I am an Ecology and English double major at the University of Denver. I have experience tutoring since I helped tutor students at my mother's elementary school, but I also tutored upper grades as part of a program at my high school. I am most passionate about Science, English Literature, Reading, and History.
For tutoring, I believe in going at the student's pace. I believe there is no use in forcing a student to move forward in a subject before they are ready. That being said, I think it is the job of a tutor to help students understand the subjects they are struggling in to help them move forward and excel in all subjects. I like to use worksheets, real world problems, and countless examples to help students. For test prep, I like to help students gain better time management skills and help them learn how to answer the questions to the best of their ability in the time they are given. I also think that learning should be fun, and I try my best to make students want to participate and to motivate them to do better.
Education & Certification
Undergraduate Degree: University of Denver - Current Undergrad, Ecology and English
ACT English: 33
ACT Reading: 33
I enjoy reading, hiking, and spontaneous car karaoke.
Q & A
What is your teaching philosophy?
I believe that students learn at different levels and it is the job of a tutor to help them figure out what works best for them. I also believe that students learn at their own pace, and a tutor can be useful in helping boost a student's confidence and ability to learn.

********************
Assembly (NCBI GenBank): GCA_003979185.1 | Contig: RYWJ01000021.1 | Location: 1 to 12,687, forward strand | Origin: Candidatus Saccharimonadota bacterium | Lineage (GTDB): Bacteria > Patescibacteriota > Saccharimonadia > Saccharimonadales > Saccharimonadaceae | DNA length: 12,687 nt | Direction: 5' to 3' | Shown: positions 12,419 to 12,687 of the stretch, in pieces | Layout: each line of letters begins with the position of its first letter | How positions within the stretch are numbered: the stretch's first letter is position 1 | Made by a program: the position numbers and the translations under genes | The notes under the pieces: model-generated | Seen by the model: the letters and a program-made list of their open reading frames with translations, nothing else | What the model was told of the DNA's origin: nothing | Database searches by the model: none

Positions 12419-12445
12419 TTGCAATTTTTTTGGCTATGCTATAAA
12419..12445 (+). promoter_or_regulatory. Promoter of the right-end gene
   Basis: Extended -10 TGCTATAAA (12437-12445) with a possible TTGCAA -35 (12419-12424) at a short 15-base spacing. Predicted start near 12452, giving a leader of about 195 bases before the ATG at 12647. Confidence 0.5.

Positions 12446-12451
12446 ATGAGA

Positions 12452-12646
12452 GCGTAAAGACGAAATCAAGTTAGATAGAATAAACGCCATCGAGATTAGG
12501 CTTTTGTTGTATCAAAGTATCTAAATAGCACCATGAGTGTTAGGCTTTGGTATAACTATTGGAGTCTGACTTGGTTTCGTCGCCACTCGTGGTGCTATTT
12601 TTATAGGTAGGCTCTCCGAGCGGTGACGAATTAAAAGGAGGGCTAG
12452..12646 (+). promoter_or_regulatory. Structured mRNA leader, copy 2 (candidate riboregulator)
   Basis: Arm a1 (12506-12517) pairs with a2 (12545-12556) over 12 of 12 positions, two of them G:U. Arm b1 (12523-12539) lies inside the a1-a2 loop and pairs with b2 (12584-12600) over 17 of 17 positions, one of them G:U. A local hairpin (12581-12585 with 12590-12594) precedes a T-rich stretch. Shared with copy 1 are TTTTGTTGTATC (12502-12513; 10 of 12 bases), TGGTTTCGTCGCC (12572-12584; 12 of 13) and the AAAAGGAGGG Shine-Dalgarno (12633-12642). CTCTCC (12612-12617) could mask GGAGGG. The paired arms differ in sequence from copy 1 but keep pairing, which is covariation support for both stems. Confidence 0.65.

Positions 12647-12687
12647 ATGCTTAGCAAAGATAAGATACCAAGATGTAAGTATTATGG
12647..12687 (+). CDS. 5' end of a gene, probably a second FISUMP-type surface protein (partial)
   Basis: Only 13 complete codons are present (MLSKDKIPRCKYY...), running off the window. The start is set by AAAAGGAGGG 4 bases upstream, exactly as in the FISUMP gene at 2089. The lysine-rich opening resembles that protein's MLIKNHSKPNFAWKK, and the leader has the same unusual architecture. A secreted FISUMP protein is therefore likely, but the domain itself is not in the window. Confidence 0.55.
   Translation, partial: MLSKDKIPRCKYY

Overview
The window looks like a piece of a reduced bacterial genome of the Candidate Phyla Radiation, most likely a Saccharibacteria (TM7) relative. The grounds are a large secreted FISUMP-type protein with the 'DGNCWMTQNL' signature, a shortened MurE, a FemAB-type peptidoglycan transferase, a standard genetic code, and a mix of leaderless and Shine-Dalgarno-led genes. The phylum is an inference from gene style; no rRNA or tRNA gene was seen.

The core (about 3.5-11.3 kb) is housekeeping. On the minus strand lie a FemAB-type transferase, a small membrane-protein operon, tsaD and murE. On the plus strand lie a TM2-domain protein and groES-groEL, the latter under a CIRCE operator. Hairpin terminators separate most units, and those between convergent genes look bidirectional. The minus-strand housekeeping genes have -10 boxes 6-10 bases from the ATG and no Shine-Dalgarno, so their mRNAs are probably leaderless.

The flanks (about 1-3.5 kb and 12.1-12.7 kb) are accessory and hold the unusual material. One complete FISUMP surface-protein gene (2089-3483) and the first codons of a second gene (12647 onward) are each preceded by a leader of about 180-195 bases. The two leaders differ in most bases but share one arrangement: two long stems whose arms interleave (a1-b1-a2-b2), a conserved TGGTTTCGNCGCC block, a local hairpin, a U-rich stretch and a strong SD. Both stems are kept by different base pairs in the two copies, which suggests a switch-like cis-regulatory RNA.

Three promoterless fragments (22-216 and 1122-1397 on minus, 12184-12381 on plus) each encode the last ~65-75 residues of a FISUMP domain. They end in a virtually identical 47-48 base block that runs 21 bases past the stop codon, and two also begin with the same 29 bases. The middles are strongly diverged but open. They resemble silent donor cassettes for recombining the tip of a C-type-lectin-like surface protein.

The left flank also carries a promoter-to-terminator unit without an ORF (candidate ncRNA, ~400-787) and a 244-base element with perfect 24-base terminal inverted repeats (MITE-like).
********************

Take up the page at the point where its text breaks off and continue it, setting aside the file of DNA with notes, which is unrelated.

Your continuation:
What might you do in a typical first session with a student?
During a first session, I think it is best to see where a student is and what needs to be worked on. If they are excelling in one area, the first session can show me that I do not need to focus on that area; rather, I can focus on other topics. To test a student's abilities, I may use worksheets or other testing methods to see what needs improvement. In addition, it is important to listen to what the student and parents want to get out of the tutoring experience.
How can you help a student become an independent learner?
Showing a student how to learn is the first step, and then letting them practice it on their own helps them become independent learners. Tutors can help students along the way, but the ultimate goal is to have the students be able to learn and develop study habits on their own.
What strategies have you found to be most successful when you start to work with a student?
When I work with students, I have found that showing them how to do it a few times helps enforce what they are learning. The next step is letting them practice on their own with assistance when they need it. I have found that the more a student practices examples themselves, the more likely they are to succeed.
What techniques would you use to be sure that a student understands the material?
I like to use worksheets, real world examples, and follow up questions during the next session to see if the subject was retained.